The innuendo War on Walker: Whole lotta nothin’

The innuendo War on Walker: Whole lotta nothin’

As Wisconsin governor Scott Walker headed toward his June 2012 recall election, his political opponents dropped any pretense that the recall attempt was about his reforms to public-sector collective bargaining, the election’s previously stated purpose, which had come to be a relatively popular, successful measure. Instead, Democrats focused on a “John Doe” investigation into actions taken by former staffers while Walker was Milwaukee County executive in 2010.

In March 2013, well after Walker won his recall election, the John Doe investigation was dropped, and Walker was cleared of any criminal wrongdoing. …

While the investigation has been closed for nearly a year, yesterday nearly 27,000 pages of [county staffer Kelly] Rindfleisch’s e-mails were made public.  In an age when politics is characterized by careful, guarded public statements, the anything-but-guarded Rindfleisch e-mails caused a feeding frenzy among local media. …

There really doesn’t appear to be anything new in the e-mails … But there’s just enough in them for Democrats to try to do what prosecutors couldn’t: convict Walker in the court of public opinion.

How? There are the embarrassing e-mails one would find looking through 27,000 pages of any organization’s server. For instance, one of Walker’s former older staffers, Tom Nardelli, appears to be fond of racially insensitive jokes, which national outlets are trying to stick to his former boss. In some e-mails, Rindfleisch complains about deeply personal matters, such as feeling bad about being left off an invite for a “couples’ weekend” in Northern Wisconsin, and her need to lose weight. …

[T]he e-mail Walker’s opponents are making the most of is one they believe “directly ties” Walker to a separate wireless network his staff had set up in his county executive office. Having a “secret” router would protect certain campaign-related e-mails from being made public under open records laws.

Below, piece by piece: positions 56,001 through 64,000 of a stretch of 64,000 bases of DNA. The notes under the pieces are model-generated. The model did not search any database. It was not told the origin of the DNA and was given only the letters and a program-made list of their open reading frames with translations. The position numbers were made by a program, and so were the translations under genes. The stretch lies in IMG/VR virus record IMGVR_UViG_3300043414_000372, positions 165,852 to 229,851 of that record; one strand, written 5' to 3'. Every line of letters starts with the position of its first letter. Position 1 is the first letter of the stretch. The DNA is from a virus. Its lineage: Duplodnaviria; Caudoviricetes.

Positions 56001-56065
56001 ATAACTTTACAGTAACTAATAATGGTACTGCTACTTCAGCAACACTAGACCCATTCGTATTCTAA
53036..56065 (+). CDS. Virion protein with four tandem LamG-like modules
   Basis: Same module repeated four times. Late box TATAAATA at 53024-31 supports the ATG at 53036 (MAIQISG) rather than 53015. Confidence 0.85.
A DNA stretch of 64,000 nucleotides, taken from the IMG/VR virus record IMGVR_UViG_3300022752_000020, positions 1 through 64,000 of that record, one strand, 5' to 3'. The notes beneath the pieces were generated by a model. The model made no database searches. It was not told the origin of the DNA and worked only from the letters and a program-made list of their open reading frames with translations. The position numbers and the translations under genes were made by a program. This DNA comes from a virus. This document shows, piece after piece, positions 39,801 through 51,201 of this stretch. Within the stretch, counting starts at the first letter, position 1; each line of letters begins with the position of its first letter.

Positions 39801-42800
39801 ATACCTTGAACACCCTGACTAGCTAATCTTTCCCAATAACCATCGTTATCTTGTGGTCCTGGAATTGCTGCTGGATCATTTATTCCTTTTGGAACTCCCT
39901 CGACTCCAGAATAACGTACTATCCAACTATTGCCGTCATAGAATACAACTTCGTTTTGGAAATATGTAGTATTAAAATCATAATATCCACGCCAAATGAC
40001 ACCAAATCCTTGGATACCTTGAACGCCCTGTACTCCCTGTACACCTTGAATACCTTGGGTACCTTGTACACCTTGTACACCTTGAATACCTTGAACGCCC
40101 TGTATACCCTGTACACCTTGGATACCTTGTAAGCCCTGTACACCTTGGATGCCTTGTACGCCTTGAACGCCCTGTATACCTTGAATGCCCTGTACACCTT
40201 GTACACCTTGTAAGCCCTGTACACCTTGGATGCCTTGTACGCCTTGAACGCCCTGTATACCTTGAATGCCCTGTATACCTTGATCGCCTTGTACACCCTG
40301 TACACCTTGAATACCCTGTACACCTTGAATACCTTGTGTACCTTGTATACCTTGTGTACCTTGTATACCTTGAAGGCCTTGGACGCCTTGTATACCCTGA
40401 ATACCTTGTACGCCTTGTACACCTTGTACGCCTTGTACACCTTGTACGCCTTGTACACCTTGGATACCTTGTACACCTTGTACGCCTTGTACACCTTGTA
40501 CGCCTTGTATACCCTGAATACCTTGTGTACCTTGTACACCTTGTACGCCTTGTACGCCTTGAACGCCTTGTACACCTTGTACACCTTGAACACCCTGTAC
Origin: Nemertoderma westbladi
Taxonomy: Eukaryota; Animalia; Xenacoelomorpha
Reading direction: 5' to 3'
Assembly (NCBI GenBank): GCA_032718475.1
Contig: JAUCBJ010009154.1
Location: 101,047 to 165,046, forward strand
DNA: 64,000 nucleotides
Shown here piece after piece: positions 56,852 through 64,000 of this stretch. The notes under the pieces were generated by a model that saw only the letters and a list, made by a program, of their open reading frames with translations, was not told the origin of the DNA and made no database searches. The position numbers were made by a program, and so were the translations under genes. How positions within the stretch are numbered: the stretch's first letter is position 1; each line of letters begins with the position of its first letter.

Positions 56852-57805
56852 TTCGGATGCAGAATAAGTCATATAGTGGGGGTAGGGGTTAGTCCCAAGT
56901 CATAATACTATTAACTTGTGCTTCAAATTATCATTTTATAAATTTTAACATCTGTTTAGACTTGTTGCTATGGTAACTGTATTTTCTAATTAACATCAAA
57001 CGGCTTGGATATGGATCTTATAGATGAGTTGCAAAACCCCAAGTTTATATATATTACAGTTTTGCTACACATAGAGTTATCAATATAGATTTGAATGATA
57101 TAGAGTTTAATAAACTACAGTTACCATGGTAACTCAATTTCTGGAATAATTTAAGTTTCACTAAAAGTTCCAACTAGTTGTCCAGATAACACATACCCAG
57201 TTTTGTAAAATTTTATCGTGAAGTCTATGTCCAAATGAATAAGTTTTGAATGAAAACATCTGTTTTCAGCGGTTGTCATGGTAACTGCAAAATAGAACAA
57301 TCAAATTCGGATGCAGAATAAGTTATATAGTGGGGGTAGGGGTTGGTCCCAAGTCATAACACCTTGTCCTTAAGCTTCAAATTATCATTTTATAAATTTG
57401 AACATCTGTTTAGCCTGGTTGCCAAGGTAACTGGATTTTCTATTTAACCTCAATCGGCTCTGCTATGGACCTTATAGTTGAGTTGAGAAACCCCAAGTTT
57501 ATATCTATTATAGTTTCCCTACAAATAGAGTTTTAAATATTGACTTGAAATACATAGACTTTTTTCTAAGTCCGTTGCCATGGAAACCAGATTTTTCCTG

[W]hile prosecutors have had these e-mails for nearly three years and found nothing, Democrats believe this exchange proves Walker was in on the “secret network,” which his subordinates used to access campaign e-mails while in the office. …

All these e-mails prove is that Walker’s staffers used the network to receive the e-mails he sent to their campaign accounts from his own campaign e-mail account. It in no way proves Walker knew anything about the “secret” network. Under this logic, anyone who e-mailed Rindfleisch during this time is “directly tied” to the private router. …

[A]side from the prurient interest in the occasionally scandalous personal details in the e-mail dump, nothing has yet come to light that the voters didn’t already know in the summer of 2012.

Despite Democrats’ best attempts to call this “Walker’s Chris Christie moment,” the fact remains that after two years of investigation, prosecutors came up with nothing to link Walker to any kind of illegal activity. And while there are still thousands of e-mails to pick through, don’t expect the Democratic party or Slate writers to dredge up anything trained prosecutors couldn’t find in two years.

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